In the last 4 decades, I spent 20 years in the U.S. Air Force (USAF) and then climbed the ranks of Civil Service as a federal government employee. I have cultivated strong business acumen, and am equally comfortable and confident managing the financial, human capital, and technological aspects of my work. As I have served in a broad range of leadership positions, my appreciation for the public I ultimately serve has continually grown, as well. To be as effective as possible in my roles, and to better serve that public, I have taken a number of professional training courses that have enhanced my corporate and business instincts.
For example, I possess an undergraduate degree in Business Management and have attended the Management Development Course at the Office of Personnel Management (OPM) Eastern Region Development Center; the George Washington University SES Development Program; Employee and Labor Relations Course; and EEO Counselor Course. Further, I am a certified Human Resources (HR) professional by the International Personnel Management Association (IPMA).
In 2012, I was serving as the Deputy Director, Office of Financial and Administrative Management (FAM), which manages the Department of Energy’s HR management, financial management, contracting, facilities, security, travel, and support services management programs. I was also the Deputy Chief Financial Officer (CFO) and Senior Contracting Officer, managing a $42M budget annually. In this capacity, I was challenged to ensure timely and accurate budget formulation and submission to OPM during closeout of prior-year procurement activities. Previously, these two activities were somewhat autonomous, but I actively involved and engaged Office Directors, Administrative Officers, and managers in the overall budget formulation process to clearly identify all funding requirements.
My situation was daunting. First, since end-of-year closeouts were taking place, managers did not want to be involved in the justification or formulation process. The agency was also seeking an increase in funding for mission-critical activities, including: federal employee case adjudications, human capital surveys, and mediation activities that are the core function of the agency, as mandated by statute. If I did not properly justify the budget and funding requirements, we ran the risk of being denied funding for these Congressionally mandated programs. In addition, the agency was in the middle of lease negotiations for two separate facilities that were due to expire within six months. If those leases were not renewed, the agency would have to spend $500K to move equipment, furniture, and employees to a new facility.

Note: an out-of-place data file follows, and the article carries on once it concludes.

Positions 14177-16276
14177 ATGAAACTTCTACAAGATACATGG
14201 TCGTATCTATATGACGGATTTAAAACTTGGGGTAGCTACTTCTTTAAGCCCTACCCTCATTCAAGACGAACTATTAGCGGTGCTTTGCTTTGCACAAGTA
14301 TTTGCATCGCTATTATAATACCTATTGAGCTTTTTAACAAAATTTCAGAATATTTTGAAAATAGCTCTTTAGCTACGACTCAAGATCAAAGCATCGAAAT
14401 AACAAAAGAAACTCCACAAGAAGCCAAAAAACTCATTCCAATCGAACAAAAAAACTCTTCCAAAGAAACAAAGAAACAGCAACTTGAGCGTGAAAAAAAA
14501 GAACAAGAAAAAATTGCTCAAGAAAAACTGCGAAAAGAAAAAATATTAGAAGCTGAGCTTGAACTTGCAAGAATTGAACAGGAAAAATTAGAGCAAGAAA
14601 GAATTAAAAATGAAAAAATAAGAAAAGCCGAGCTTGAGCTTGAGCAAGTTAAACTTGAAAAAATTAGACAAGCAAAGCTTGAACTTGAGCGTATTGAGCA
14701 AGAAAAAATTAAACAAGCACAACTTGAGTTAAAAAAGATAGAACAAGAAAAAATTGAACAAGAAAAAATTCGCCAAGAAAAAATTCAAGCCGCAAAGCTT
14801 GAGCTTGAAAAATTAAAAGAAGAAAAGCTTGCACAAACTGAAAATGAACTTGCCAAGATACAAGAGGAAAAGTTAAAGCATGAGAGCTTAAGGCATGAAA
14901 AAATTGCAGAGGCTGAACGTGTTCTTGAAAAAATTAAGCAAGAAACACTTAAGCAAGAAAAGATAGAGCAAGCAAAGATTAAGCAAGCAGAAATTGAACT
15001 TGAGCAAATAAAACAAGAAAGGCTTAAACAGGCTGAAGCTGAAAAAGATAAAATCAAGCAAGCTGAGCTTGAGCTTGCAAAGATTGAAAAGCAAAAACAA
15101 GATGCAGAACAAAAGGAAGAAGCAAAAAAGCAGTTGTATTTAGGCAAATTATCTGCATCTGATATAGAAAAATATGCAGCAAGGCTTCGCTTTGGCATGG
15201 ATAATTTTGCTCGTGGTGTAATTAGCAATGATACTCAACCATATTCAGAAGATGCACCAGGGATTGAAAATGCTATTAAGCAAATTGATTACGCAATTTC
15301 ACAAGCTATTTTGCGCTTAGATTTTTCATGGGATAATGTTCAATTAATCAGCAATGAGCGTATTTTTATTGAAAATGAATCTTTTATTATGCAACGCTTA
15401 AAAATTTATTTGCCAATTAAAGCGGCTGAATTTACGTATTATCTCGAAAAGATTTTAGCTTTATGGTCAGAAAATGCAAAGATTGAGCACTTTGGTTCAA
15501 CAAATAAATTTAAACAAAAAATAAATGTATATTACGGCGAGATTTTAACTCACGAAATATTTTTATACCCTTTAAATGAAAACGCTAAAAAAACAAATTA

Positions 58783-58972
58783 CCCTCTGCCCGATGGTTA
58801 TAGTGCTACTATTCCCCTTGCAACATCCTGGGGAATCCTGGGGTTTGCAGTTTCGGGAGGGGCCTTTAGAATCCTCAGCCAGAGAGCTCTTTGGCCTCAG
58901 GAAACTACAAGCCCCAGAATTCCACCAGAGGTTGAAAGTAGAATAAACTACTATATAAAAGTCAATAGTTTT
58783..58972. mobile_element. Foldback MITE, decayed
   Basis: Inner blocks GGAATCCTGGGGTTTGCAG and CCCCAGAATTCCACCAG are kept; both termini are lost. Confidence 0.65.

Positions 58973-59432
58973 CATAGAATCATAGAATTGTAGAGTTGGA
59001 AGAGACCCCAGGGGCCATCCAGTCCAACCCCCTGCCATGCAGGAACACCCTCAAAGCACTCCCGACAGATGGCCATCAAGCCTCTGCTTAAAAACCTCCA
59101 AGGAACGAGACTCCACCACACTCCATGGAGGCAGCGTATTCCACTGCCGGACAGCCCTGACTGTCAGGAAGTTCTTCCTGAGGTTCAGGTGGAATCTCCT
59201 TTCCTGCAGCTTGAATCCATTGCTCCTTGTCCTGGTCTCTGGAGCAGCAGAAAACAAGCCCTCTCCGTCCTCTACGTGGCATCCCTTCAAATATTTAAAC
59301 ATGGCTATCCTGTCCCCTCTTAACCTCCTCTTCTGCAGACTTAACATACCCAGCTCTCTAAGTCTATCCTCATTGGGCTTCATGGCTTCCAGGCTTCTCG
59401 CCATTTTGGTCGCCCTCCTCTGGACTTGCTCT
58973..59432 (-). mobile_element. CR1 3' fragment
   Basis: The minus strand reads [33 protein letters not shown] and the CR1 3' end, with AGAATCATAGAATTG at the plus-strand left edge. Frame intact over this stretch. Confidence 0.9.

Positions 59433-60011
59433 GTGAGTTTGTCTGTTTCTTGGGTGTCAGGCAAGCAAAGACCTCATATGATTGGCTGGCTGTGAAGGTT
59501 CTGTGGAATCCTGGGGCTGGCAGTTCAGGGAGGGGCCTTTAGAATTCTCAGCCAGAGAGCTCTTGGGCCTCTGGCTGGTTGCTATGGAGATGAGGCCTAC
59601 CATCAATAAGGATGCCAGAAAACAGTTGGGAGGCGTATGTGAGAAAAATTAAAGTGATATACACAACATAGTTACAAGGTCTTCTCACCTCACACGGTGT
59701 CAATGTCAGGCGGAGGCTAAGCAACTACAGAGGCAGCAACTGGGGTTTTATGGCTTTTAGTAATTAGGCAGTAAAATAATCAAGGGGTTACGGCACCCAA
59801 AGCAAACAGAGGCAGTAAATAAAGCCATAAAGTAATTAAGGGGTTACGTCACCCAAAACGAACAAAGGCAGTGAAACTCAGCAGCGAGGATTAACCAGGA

To ensure Administrative Officers received the financial, procurement, contracting, and administrative support they desperately needed during this critical period, I organized and chaired a monthly Administrative Officers’ meeting to facilitate the free flow of information and synchronize efforts with geographically separated offices to provide efficient and responsive financial customer service. Collaborating extensively with the budget, contracting, and procurement officers, I established policies and procedures to ensure proper fiscal controls. To enforce compliance and progress, I directed internal control audits for all program areas to identify fraud, waste, or abuse involving the agency’s contracting, procurement, travel, purchase card, and transit subsidy programs. During these audits, I identified weaknesses in two program areas and directed immediate corrective action, including certification of training for Contracting Officer’s Technical Representatives (COTRs).
I met with Congressional staffers to explain, defend, and otherwise respond to questions regarding the Fiscal Year (FY) 2011 budget and the agency’s future financial needs. As a result, I obtained the full $45M in FY 2011 funding for agency programs and secured lease renewals for the two existing facilities, saving the agency $500K.
I fully appreciate the valuable human capital provided by individual members of the federal workforce and consistently strive to recruit, hire, train, groom, and develop skilled professionals with the needed skills and specialized experience. I was promoted to GS-15 in 2013 as Director of HR for the Department of Transportation’s (DOT) Surface Transportation Board. My challenge was to provide the full range of HR services with limited staff and budgetary resources. I needed a new strategy for HR service delivery, and since 58% of the organization’s employees were eligible for immediate retirement (within 90 days), I set out to devise a strategy that incorporated specific plans to handle this potentially devastating loss of institutional knowledge.